Working the Wire: Evans back
It seems as if every autumn when preparing for impending fantasy drafts, we're lauding players who finished the previous year strong and citing their stats over the final month of the season. Well, the final month of the season is upon us, and several widely-available players are making noise and posting numbers that will aid fantasy teams for the stretch run. Let's take a look at these late-season helpers who will benefit those fantasy owners with the diligence to remain active on the waiver wire in the waning days of the regular season.
Reggie Evans, PF, Raptors (10.5 percent owned): Evans returned last week after being out since November, and he picked up right where he left off, rebounding the ball like a maniac. He was averaging 12.1 boards before his injury, and is at 13.0 per game in his four contests since returning. In that span he's also averaging 29.3 minutes and 1.0 steal per game, and even though you're only adding Evans if you need help in rebounds, he always puts up nice steals numbers for a power forward as well. He pairs well in the frontcourt with Andrea Bargnani, who is seemingly allergic to rebounds, and Evans has played more minutes than Ed Davis in each of the past two contests. He's essentially in a timeshare with Davis now, and his return definitely hurts the rookie's value. Evans should continue seeing minutes in the upper 20's and averaging double-digit boards, and is available in most leagues, having missed the bulk of the season.
Rodrigue Beaubois, PG/SG, Mavericks (1.9 percent owned): Brimming with potential, Beaubois has been unable to live up to the high expectations many had for him this offseason due to the fact that he missed a huge chunk of the season with a broken foot. Still, he's flashing that talent that made him a popular preseason sleeper, and despite his inconsistency has turned it up recently, averaging 17.0 points, 4.0 assists, 2.5 steals and 2.5 3s per game in his past two contests. In March, he's averaging 11.3 points on 50.0 percent shooting from the floor and 80.0 percent from the stripe, to go along with 1.3 3s and 0.7 steals on just 1.2 turnovers per game. With per minute stats like 10.1 points, 1.2 3s and 0.9 steals in just 18.4 minutes per game it's exciting to think about what he can do with more NBA experience under his belt and 30 minutes per game. For now, he's a nice source of scoring, 3s and steals who should continue to improve as the season progresses and he grows more comfortable with his role.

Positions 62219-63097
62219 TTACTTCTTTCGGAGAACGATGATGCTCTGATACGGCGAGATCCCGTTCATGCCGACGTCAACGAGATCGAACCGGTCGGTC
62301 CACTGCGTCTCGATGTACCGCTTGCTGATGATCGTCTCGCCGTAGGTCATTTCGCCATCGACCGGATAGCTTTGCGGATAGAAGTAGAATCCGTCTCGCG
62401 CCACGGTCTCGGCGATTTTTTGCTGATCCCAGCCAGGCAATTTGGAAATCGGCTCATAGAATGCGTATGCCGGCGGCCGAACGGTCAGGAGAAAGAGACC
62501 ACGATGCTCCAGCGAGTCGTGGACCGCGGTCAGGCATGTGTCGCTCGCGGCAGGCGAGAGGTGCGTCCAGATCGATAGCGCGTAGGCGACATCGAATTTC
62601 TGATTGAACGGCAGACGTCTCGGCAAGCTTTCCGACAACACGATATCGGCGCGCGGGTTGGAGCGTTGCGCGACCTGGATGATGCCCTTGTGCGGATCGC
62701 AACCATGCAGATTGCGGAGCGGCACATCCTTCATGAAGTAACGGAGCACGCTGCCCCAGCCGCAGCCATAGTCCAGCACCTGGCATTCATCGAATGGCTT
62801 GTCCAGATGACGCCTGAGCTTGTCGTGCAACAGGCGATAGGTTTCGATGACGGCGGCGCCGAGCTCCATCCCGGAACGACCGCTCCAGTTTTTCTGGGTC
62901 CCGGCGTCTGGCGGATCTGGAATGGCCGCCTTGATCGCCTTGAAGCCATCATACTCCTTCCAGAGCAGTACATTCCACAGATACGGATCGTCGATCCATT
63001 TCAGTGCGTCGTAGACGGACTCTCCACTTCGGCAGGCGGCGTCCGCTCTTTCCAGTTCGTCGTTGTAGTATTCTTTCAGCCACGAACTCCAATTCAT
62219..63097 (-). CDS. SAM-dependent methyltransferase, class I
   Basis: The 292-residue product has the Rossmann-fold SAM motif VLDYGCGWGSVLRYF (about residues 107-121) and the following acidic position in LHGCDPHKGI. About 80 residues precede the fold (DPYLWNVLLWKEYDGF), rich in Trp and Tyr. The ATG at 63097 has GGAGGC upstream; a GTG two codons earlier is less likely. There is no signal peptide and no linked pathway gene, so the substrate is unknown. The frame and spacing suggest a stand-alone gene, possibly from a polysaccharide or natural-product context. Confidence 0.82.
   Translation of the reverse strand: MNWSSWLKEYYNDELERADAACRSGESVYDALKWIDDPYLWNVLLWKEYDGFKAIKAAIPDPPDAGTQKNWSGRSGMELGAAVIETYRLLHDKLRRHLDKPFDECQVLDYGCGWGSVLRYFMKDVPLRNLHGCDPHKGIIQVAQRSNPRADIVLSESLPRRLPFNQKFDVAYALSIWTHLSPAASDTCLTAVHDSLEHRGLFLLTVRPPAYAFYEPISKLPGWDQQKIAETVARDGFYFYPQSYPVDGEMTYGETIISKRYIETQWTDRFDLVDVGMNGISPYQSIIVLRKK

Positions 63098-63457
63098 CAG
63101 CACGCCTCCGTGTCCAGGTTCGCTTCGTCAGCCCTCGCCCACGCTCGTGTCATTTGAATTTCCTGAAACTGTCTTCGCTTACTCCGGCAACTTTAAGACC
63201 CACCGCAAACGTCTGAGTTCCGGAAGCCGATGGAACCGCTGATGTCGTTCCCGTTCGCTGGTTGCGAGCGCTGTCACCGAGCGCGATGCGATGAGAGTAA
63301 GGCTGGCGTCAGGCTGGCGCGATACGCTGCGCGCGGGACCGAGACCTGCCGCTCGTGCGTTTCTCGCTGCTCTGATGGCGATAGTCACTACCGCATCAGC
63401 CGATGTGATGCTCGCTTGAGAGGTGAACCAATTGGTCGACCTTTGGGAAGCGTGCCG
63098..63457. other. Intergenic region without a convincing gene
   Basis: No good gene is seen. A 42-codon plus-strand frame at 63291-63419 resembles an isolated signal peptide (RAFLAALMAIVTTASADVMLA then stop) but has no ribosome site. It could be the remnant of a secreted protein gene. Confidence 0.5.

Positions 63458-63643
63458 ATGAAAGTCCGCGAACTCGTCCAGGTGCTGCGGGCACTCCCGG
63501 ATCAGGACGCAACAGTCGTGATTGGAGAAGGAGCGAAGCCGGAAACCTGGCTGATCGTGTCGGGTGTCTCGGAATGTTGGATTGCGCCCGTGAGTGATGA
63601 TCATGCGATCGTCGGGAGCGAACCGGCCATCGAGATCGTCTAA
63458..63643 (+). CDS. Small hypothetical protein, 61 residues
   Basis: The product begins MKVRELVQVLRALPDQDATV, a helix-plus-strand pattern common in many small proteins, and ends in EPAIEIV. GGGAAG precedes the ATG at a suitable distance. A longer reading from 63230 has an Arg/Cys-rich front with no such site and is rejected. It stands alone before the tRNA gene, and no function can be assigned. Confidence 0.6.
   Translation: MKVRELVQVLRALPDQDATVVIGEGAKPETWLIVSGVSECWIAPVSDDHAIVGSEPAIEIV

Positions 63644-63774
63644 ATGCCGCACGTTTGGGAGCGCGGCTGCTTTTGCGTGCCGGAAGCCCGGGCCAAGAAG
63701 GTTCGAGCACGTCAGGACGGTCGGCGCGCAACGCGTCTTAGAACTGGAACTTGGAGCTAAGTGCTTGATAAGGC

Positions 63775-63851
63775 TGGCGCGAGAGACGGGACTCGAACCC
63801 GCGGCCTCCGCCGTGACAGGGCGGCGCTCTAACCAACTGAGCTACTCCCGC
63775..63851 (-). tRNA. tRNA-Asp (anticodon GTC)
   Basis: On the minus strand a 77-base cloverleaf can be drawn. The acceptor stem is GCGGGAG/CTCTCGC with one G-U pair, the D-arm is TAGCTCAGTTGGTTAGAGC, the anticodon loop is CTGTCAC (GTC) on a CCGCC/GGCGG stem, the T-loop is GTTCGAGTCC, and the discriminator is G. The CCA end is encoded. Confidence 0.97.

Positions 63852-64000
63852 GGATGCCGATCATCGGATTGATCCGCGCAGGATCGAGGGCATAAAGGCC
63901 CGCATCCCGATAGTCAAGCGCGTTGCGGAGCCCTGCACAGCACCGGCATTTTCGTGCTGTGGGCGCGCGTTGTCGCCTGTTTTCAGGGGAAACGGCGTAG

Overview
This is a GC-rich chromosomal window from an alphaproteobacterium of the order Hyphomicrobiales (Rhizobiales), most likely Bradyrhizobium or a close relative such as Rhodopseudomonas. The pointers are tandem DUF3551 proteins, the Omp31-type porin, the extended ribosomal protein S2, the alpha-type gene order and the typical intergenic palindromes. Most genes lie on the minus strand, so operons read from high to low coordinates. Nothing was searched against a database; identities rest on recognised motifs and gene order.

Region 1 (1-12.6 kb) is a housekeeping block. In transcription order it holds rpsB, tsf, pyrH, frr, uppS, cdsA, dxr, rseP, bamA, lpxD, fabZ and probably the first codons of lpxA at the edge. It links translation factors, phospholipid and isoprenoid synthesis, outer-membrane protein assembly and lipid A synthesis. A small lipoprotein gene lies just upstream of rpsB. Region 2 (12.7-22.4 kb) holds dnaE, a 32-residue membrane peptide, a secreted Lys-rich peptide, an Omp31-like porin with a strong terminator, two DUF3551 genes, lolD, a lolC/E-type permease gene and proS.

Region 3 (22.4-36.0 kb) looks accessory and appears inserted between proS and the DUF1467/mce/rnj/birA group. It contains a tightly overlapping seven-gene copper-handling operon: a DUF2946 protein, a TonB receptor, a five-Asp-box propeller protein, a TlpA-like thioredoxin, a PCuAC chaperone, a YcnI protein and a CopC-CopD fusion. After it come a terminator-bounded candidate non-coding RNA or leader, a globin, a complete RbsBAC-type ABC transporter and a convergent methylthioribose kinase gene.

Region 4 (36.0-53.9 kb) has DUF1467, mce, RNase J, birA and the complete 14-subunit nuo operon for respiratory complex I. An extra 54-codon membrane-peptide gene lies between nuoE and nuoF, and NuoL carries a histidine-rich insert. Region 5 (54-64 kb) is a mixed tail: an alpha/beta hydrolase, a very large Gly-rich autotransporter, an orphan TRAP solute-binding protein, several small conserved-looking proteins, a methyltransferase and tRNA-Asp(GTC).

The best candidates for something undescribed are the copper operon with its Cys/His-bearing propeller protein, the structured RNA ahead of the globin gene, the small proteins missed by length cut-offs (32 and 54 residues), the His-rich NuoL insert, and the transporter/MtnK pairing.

Jeff Teague, PG, Hawks (1.9 percent owned): Teague had a huge game last Saturday, dropping 24 points, 5 steals, 3 blocks, 4 rebounds, 3 assists and a 3-pointer, and is now sharing the starting backcourt with Kirk Hinrich in Atlanta. This should prove to be incredibly lucrative statistically for Teague, and is a great opportunity for him to develop. Hinrich started alongside John Wall in Washington, so is accustomed to deferring to a developing point guard, a designation Teague is undoubtedly worthy of. He's averaging 0.5 steals per game for his career in just 11.5 minutes per game, and should immediately be a contributor in that category with his increased minutes. Overall he'll contribute with some points, assists, steals and 3s in his new role, and even though he's bound to be inconsistent, Teague is a talented player with a recent increase in responsibility, a combination that bodes well for fantasy value. Look for big-time steals from hereon out, and if you are locked into a tight race in that difficult-to-find category, I'd strongly consider Teague.
Chris Andersen, PF/C, Nuggets (1.7 percent owned): Just a quick shout out for the Birdman; if you need blocks, he's been as steady as they come recently, with at least one swat in 15 of the past 16 contests. He's averaging 1.3 blocks per game this month, and if your team is locked in a tight blocks race, Andersen is a surefire way to bolster your rejection totals.